Sometime over the course of a person’s first year in New York, there usually comes that moment. It can happen in the first days or weeks, or after 10 months. It can happen repeatedly, or without people noticing, at least not at first.Newcomers Adjust, Eventually, to New York (New York Times, 27 August 2008)
Newcomers suddenly realize either that the city is not working for them or that they are inexorably becoming part of it, or both. They find themselves walking and talking faster.
The subway begins to make sense. Patience is whittled away; sarcasm often ensues. New friends are made, routines established, and city life begins to feel like second nature. In other words, newcomers find themselves becoming New Yorkers.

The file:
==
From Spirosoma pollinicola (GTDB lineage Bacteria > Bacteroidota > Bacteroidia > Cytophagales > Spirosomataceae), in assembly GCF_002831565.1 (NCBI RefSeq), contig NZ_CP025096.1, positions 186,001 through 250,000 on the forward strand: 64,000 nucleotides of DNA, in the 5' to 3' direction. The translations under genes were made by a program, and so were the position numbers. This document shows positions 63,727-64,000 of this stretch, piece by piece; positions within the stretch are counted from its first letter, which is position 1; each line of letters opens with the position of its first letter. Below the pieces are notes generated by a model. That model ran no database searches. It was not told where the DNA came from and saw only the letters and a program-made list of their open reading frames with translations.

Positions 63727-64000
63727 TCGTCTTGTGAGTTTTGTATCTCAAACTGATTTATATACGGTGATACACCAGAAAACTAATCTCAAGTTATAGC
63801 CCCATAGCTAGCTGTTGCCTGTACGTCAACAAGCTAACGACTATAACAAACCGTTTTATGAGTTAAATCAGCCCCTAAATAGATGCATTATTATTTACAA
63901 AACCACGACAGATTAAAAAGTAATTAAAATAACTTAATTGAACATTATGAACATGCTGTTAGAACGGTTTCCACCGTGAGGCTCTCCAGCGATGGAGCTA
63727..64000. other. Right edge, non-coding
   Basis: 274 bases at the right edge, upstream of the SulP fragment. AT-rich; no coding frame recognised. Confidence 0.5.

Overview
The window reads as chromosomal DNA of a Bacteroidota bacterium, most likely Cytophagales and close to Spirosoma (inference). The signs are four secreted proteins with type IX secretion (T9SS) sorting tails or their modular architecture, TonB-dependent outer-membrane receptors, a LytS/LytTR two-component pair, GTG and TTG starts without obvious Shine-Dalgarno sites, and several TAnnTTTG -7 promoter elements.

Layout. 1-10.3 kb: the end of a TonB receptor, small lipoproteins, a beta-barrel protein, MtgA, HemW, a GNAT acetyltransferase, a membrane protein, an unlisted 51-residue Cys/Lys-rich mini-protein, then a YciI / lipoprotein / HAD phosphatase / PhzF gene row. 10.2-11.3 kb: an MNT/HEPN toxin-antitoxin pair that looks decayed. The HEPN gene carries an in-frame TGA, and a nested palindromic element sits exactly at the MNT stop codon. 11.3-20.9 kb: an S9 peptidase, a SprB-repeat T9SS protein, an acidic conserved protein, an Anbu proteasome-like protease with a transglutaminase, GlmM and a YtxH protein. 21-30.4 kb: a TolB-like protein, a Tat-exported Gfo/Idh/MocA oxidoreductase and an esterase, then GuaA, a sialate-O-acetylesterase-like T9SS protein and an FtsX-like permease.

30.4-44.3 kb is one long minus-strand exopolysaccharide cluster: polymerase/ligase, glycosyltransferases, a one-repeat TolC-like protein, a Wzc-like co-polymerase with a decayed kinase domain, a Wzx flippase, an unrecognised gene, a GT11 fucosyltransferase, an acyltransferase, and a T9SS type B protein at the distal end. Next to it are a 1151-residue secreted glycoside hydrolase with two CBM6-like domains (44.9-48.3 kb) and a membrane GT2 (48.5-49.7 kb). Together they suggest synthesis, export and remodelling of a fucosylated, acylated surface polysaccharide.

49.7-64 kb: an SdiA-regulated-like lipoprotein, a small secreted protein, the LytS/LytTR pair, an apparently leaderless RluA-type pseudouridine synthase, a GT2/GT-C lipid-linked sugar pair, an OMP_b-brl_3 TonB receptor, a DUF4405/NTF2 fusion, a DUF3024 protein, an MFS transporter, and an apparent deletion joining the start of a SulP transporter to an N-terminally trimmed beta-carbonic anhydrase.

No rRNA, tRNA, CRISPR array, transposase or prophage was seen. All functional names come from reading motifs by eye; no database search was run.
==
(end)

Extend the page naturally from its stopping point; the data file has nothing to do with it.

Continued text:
“It can be lonely, very lonely, and I knew I would find it hard,” said Lisa Phin, 25, who moved to New York from Dallas in late May, and is building a network of friends through events listed on Web sites like Meetup.com. “But if you can stick it out for one year, you’re home free.”
Well, maybe. As of Labor Day 2008, I will have been a full-time resident of NYC for 12 years.
I developed the love-hate relationship with the City almost immediately ("...suddenly realize either that the city is not working for them or that they are inexorably becoming part of it, or both...") but I didn't really self-identify as a New Yorker for maybe a year and a half. (I was impatient and sarcastic long before I moved here, so that particular diagnostic doesn't work for me.)
I have seen *much* quicker transitions, though, and not necessarily from people who are moving here from other large cities.
Basically, you're a New Yorker the moment that you self-identify as being one, and that's conceptually one of my favorite things about the city I now think of as my hometown.